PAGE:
The effect of articulation style on perception of modulated tempo

UNCG Author/Contributor (non-UNCG co-authors, if there are any, appear on document)
Rebecca B. MacLeod, Associate Professor (Creator)
The University of North Carolina at Greensboro (UNCG )
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Abstract: We investigated the effect of legato and staccato articulation styles on the perception of modulated tempos. Ninety music majors served as participants. Listeners heard music examples that had been selected from two pieces, each of which included staccato and legato passages. Excerpts were presented to listeners in three conditions of tempo modulation: gradual increases, gradual decreases, or no change. Modulations were produced in small increments so that listeners would not notice any abrupt change in tempo. Results indicated that articulation style and direction of modulation affected listener perception of tempo, and these two factors interacted significantly. All staccato stimuli were judged as increasing in tempo more than legato stimuli; however, differences between the two articulation styles were perceived as larger in tempo-increase examples compared to the no-change and tempo-decrease examples. Implications for performance practice and teaching are discussed.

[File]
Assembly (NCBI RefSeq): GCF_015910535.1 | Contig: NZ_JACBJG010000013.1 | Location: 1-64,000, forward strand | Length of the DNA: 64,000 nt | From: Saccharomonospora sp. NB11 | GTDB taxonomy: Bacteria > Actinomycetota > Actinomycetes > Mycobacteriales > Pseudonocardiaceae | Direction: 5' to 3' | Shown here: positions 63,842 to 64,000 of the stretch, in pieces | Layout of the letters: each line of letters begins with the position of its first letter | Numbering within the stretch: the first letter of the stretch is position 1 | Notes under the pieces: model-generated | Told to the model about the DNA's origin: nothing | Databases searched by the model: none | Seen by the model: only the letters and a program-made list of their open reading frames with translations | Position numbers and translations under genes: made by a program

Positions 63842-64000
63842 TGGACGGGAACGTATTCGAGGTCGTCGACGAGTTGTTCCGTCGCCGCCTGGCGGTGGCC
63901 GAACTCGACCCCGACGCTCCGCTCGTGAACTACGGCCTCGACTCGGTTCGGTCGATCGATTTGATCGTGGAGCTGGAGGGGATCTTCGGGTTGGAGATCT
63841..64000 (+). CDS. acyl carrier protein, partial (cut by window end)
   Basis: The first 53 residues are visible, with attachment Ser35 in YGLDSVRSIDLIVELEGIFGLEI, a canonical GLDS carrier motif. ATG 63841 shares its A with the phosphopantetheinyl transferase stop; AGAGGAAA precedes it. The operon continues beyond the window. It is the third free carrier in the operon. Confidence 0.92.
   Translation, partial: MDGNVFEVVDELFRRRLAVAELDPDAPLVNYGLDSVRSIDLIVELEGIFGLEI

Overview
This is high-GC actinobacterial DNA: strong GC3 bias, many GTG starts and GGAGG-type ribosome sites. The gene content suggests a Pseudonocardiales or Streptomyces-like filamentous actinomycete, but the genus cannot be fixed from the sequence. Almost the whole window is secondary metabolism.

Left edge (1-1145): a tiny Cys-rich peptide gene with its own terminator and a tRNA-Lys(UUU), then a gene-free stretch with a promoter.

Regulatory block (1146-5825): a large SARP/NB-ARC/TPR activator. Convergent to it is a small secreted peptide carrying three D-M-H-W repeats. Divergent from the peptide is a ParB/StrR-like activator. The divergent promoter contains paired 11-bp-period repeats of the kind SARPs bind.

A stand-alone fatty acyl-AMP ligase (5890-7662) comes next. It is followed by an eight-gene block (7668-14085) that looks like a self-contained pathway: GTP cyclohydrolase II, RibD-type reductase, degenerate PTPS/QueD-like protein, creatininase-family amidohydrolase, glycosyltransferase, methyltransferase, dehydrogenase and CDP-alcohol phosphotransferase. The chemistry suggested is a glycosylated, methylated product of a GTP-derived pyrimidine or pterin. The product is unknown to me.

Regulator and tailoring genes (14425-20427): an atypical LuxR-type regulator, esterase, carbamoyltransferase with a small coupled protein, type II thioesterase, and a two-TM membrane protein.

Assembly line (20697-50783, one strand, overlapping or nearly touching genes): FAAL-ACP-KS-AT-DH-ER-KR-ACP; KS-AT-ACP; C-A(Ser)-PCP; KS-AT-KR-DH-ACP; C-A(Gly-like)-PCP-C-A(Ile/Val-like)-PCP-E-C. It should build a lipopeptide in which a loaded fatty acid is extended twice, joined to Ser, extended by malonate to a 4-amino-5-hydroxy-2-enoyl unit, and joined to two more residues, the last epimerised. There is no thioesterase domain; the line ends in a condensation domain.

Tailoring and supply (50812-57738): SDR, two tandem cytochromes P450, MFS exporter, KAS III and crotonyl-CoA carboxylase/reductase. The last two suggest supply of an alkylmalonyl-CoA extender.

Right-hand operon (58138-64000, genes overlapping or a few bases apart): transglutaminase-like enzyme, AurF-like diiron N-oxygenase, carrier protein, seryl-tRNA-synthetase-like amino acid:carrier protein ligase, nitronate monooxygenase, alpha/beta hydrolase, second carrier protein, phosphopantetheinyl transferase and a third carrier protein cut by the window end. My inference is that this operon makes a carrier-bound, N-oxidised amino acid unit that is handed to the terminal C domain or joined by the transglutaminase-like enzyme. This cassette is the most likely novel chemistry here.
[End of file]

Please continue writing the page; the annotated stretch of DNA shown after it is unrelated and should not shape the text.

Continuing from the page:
Additional Information

Journal of Research in Music Education, 54, 324-336
Language: English
Date: 2006
Legato articulation, Staccato articulation, Tempo modulation, Perception of tempo modulation

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